Photographers and Their Works: Charlotte 1855 - 1925

In 1867, there were two photographers working in Charlotte. The number increased to twenty by 1930. (Branson’s North Carolina Business Directory, 1867-1868, p 73 and Charlotte, North Carolina City and Suburban Directory, 1930, pp. 1018-1019.)

Photography came into its own in the mid-nineteenth century throughout the United States. (Care and Identification of 19th-Century Photographic Prints by James M. Reilly, Kodak Publication No. G-2S, 1986, pp. 1-5.) With the coming of the Civil War, a memento such as a tintype or a daguerreotype were treasured by soldiers and their families, who were parted for months and even years at a time. This was also true of Charlotteans.


Photographer: John Broadaway
Photographer
John Broadaway

John S. Broadaway was an itinerant photographer who came to Charlotte in 1865. His temporary studio was above the Charlotte Bank.

John Broadaway
Baumgarten vs. Broadaway

In 1872, Baumgarten and Broadaway became entangled in a lawsuit that dragged on for a number of years.

John Broadaway
Photographer: Henry Baumgarten
Photographer
Henry Baumgarten (1839 - 1918)
  • Born in Hanover, Germany on March 12, 1839. 
  • Immigrated to Baltimore Maryland with father and six siblings. 
  • Moved to Charlotte in 1867.
Henry Baumgarten
Henry Baumgarten (1839 - 1918)

Carte de viste of unknown man by Henry Baumgarten. From the Mary Brevard Alexander Howell Papers

Henry Baumgarten
Photographer: James Van Ness & Son
Photographer
James H. Van Ness (1841-1925)

Baumgarten’s sole competitor for a number of years was James H. Van Ness. He was born in Baltimore, Maryland on March 17, 1841.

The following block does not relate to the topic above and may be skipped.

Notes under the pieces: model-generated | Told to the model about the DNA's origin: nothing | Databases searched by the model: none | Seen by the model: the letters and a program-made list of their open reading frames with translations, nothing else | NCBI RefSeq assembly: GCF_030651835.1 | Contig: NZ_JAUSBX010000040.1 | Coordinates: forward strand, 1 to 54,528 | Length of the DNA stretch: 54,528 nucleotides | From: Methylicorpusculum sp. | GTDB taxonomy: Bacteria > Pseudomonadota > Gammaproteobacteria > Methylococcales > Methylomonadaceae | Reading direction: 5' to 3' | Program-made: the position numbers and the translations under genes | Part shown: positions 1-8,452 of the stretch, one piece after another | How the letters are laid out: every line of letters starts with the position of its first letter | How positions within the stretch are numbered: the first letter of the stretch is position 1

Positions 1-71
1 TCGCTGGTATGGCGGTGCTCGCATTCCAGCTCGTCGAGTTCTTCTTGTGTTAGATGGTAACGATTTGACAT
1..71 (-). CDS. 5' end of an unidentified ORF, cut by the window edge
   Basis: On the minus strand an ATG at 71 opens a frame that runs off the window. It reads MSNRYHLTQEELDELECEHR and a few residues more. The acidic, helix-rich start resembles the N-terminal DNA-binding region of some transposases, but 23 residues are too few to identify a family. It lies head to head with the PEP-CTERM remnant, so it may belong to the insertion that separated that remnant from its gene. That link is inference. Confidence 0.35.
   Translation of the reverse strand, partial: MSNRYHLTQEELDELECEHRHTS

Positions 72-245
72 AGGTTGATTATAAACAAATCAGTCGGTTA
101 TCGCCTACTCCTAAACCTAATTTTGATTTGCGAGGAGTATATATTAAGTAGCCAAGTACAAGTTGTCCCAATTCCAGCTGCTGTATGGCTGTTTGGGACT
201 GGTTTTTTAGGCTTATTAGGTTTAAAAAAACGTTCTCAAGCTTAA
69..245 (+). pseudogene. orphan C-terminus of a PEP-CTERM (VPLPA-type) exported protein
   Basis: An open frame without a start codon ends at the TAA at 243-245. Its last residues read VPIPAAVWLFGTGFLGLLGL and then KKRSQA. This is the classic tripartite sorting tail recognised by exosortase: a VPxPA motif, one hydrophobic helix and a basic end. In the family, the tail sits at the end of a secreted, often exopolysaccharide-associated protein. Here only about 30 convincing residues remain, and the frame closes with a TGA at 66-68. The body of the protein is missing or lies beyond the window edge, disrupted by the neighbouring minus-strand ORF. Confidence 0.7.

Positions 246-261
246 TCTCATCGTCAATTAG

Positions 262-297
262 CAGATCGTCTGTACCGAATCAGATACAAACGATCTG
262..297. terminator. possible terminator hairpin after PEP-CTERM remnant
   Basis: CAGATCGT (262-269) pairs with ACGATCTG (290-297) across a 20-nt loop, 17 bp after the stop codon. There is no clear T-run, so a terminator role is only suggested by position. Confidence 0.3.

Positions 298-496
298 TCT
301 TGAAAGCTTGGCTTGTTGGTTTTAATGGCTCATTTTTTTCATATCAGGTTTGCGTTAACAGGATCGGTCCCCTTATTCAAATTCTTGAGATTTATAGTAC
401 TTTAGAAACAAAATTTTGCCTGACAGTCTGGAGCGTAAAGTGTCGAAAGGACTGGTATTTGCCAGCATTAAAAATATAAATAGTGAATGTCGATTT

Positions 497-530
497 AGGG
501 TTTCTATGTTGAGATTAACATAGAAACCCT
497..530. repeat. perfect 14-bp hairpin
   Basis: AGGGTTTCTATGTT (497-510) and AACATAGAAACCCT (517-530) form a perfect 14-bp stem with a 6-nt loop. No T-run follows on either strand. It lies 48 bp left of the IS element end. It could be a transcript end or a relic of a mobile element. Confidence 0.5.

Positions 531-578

James Van Ness & Son
Photographer: Henry Hayden
Photographer
Henry Hayden, Sr. (1872-1934)

Henry Hayden, Sr. (1872-1934) was a contemporary of Baumgarten and Van Ness and was Charlotte’s first known black photographer.

Henry Hayden
Henry Hayden: Afro-American Album Photograph Collection

 
From the Charlotte Afro-American Album Photograph Collection

Henry Hayden
Photographer: William M. Morse
Photographer
William Morse (1868 - 1932)

Charlotte native William Morse was born on September 27, 1868. He was the son of Richard Morse who owned a marble yard at 210 South Tryon Street.

William M. Morse
Interior view of the 1903 Carnegie Library

 
Interior view of the 1903 Carnegie Library at 310 North Tryon Street by Morse.
Public Library of Charlotte & Mecklenburg County Archives

William M. Morse
Reading room of the 1903 Charlotte Carnegie Library

 
Reading room of the 1903 Charlotte Carnegie Library by Morse.
Public Library of Charlotte & Mecklenburg County Archives
 

William M. Morse
Photographer: John B. Readman
Photographer
John B. Readman (1851 - 1903)

Readman first appears in the Charlotte directory around 1899. (Maloney’s Charlotte City Directory, 1899-1900, p.

John B. Readman
Photographer: O.J. & Sallie Rader & Rembrandt Studios
Photographer
O. J. (1869 - 1935) and Sallie Rader (1872 - 1949) and the Rembrandt Studio

By 1903, the Charlotte City directory lists six photographers, including Otis Johnson Rader, who was professionally known as O. J.

O.J. & Sallie Rader & Rembrandt Studios
Rembrandt Studio

In 1913, the couple renamed their business Rembrandt Studio, which was the first Charlotte business to display electrical signs. (The Charlotte Observer, 7 August 1948, p.

O.J. & Sallie Rader & Rembrandt Studios
Works by O. J. and Sallie Rader

Unknown woman in a turn of the century gown with feathered headdress. From the Mary Brevard Alexander Howell Papers.

O.J. & Sallie Rader & Rembrandt Studios
The Rural Hill Plantation

Joe Davidson (left) and Graham Abernathy (right) are dressed in costumes for a 1901 jousting tournament. This was a popular event at The Rural Hill Plantation for a number of years.

O.J. & Sallie Rader & Rembrandt Studios
Mary Brevard Alexander

Stereograph by the Raders of Mary Brevard Alexander taken between 1902 and 1903. Notice the playful movement of her foot.

O.J. & Sallie Rader & Rembrandt Studios
Photographer: William Stertzbach
Photographer
Stertzbach Studio